Saturday, December 5, 2015

ERA Reanalysis Precipitation

Returning to the subject of normal winter snowfall patterns across the interior, Peter Bieniek of UAF has very graciously provided the results of his downscaled ERA reanalysis for the period 1979-2013.  The ERA reanalysis is a product of the highly-regarded European Centre for Medium-Range Weather Forecasts (ECMWF) and is independent of the CFS reanalysis that I looked at earlier.  What the UAF group has done is to run a higher-resolution numerical model over an Alaska-centric domain while constraining the model by the (global) ERA reanalysis; the result is a higher resolution ("downscaled") historical analysis for Alaska.  It's a great idea and should be a very useful product.

The map below shows the results of the UAF/ERA reanalysis for mean November-March precipitation over the interior, just as in the earlier map for the CFSR data (also included below).  Note that the shaded boxes represent the native resolution of the model in the case of the CFSR, but I've interpolated to a finer grid in the case of the UAF/ERA data.  The actual resolution of the UAF model runs was 20km, compared to about 30km for CFSR.




It's interesting to note the dramatic differences between the two reanalysis products, which highlights the tremendous uncertainties in the output from these models.  The UAF/ERA precipitation shows very much less sensitivity to the relatively modest terrain features of interior Alaska, but it does show a pronounced maximum on the south slopes of the western Brooks Range.  The high precipitation from Kaltag and the southern Nulato Hills south along the Yukon River is one of the best points of agreement between the models, which supports the original idea that Kaltag is one of the snowiest lowland locations in the interior.

The upper Tanana River valley is strangely moist in the UAF/ERA data, as there is little sign of the precipitation minimum that we know is observed in that area.  The chart below shows the same point-by-point comparison that I showed earlier, but including the UAF/ERA results.  Northway and Gulkana are both much too wet in the UAF/ERA output, and consequently the overall correlation to the observed values for these 8 locations is lower than for the CFSR data.  My next step will be to assess the performance of the two models in terms of the interannual variability of winter precipitation at these locations.


11 comments:

  1. Does this have a place in your analysis?

    http://www.nohrsc.noaa.gov/interactive/html/map.html?ql=station&zoom=&loc=Latitude%2CLongitude%3B+City%2CST%3B+or+Station+ID&var=ssm_depth_gc&dy=2015&dm=11&dd=30&dh=0&snap=1&o9=1&o12=1&o13=1&lbl=m&mode=pan&extents=ak&min_x=-169&min_y=51.749999999995&max_x=-129&max_y=74.249999999995&coord_x=-149&coord_y=62.999999999995&zbox_n=&zbox_s=&zbox_e=&zbox_w=&metric=0&bgvar=dem&shdvar=shading&width=800&height=450&nw=800&nh=450&h_o=0&font=0&js=1&uc=0

    Gary

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    1. No. The NOHRSC product might be superior, because it includes correction for station precipitation observations; but it only goes back to 2002 (it would appear).

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  2. Rick Lader at UAF (currently with IARC) did his Master's Thesis looking at all reanalysis products and how they compare in Alaska. Here is a video of his thesis defense in 2014: https://vimeo.com/99756721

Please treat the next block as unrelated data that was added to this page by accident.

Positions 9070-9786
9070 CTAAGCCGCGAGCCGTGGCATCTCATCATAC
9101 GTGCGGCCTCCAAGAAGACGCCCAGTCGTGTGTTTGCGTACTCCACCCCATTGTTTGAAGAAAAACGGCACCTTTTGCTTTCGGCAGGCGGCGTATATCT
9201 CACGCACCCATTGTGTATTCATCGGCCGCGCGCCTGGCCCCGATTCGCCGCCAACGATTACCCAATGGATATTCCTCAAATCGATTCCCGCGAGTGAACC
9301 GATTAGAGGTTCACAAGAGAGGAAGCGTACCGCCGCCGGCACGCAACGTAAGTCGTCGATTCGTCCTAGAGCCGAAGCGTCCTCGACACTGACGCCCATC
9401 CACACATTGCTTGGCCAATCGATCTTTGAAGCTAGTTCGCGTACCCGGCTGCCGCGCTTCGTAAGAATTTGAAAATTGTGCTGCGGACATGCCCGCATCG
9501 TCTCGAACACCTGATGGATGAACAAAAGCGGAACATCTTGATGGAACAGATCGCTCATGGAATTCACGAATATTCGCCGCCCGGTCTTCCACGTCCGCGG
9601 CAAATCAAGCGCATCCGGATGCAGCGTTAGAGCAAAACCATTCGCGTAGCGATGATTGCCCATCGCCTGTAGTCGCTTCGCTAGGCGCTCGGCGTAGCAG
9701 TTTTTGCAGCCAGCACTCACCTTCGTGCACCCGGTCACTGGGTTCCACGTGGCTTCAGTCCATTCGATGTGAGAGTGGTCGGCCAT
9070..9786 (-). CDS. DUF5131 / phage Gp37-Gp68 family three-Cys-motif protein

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    1. Thanks Brian, I was not aware of that. The downscaled data provides a new member in the ensemble of available reanalyses.

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    2. Thanks also Brian. The download will make a good am vid during coffee waiting for the sun to appear.

      Gary

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  3. Trausti JónssonDecember 6, 2015 at 4:59 PM

    A question from Iceland: Actual precipitation=measured precipitation? or is (measurement) wind loss accounted for in the above figures? If not the computers might be "right" with their considerably higher precipitation ammounts during the snow season. This is the case in parts of Iceland.

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    1. Trausti,

      Thanks for the question. I used the reported/measured liquid-equivalent precipitation for "actual" in the chart; there is no correction for potential wind losses. You raise an interesting point as we would expect there to be some loss in windy locations; I'm not sure how significant that would be, but I'll try to learn more. I will say that some interior locations like Fairbanks have relatively little wind and I would expect wind loss to be quite minimal.

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    2. I meant to add - I would be interested to learn more about the wind loss estimates from Iceland.

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    3. Lots of experiments:

      http://www.wmo.int/pages/prog/www/IMOP/intercomparisons/SPICE/SPICE.html

      Iceland:

      http://www.precipitation-intensity.it/pdf/arctic_iceland.pdf

      Gary

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    4. Interesting stuff, Gary. Thanks.

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    5. I threw it out for the bibliography.

      Measurement error and bias exist, the question is how to deal with it and the resulting noise and best relate the observed data to the reanalysis. Perhaps a correction factor?

      Hopefully the stations use the same equipment and are situated properly.

      As an aside, walk across a flat parking lot covered with snow and note the surface variability due to ? Now expect a gauge to capture the average depth of that field. That's Nature for you.

      Gary

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